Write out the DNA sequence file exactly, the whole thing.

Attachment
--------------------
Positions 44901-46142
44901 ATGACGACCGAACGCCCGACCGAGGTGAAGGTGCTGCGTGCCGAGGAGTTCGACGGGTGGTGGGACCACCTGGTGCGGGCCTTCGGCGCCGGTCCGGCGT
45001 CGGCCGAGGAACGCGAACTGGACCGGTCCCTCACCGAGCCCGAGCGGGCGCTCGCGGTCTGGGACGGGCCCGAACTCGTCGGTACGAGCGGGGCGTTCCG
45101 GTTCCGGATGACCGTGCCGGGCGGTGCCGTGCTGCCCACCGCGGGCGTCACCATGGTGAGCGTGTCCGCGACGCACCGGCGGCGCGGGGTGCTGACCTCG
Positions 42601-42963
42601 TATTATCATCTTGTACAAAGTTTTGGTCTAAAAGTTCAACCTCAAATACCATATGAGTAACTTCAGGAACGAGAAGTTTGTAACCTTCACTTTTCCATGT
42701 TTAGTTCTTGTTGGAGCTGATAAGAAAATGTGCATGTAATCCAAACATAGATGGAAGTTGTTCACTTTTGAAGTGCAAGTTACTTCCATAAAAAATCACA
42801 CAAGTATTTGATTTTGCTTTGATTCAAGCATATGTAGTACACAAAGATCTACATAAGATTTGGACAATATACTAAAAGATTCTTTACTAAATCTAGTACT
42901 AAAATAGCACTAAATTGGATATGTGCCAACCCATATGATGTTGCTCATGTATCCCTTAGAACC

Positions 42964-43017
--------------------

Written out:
Positions 44901-46142
44901 ATGACGACCGAACGCCCGACCGAGGTGAAGGTGCTGCGTGCCGAGGAGTTCGACGGGTGGTGGGACCACCTGGTGCGGGCCTTCGGCGCCGGTCCGGCGT
45001 CGGCCGAGGAACGCGAACTGGACCGGTCCCTCACCGAGCCCGAGCGGGCGCTCGCGGTCTGGGACGGGCCCGAACTCGTCGGTACGAGCGGGGCGTTCCG
45101 GTTCCGGATGACCGTGCCGGGCGGTGCCGTGCTGCCCACCGCGGGCGTCACCATGGTGAGCGTGTCCGCGACGCACCGGCGGCGCGGGGTGCTGACCTCG
Positions 42601-42963
42601 TATTATCATCTTGTACAAAGTTTTGGTCTAAAAGTTCAACCTCAAATACCATATGAGTAACTTCAGGAACGAGAAGTTTGTAACCTTCACTTTTCCATGT
42701 TTAGTTCTTGTTGGAGCTGATAAGAAAATGTGCATGTAATCCAAACATAGATGGAAGTTGTTCACTTTTGAAGTGCAAGTTACTTCCATAAAAAATCACA
42801 CAAGTATTTGATTTTGCTTTGATTCAAGCATATGTAGTACACAAAGATCTACATAAGATTTGGACAATATACTAAAAGATTCTTTACTAAATCTAGTACT
42901 AAAATAGCACTAAATTGGATATGTGCCAACCCATATGATGTTGCTCATGTATCCCTTAGAACC

Positions 42964-43017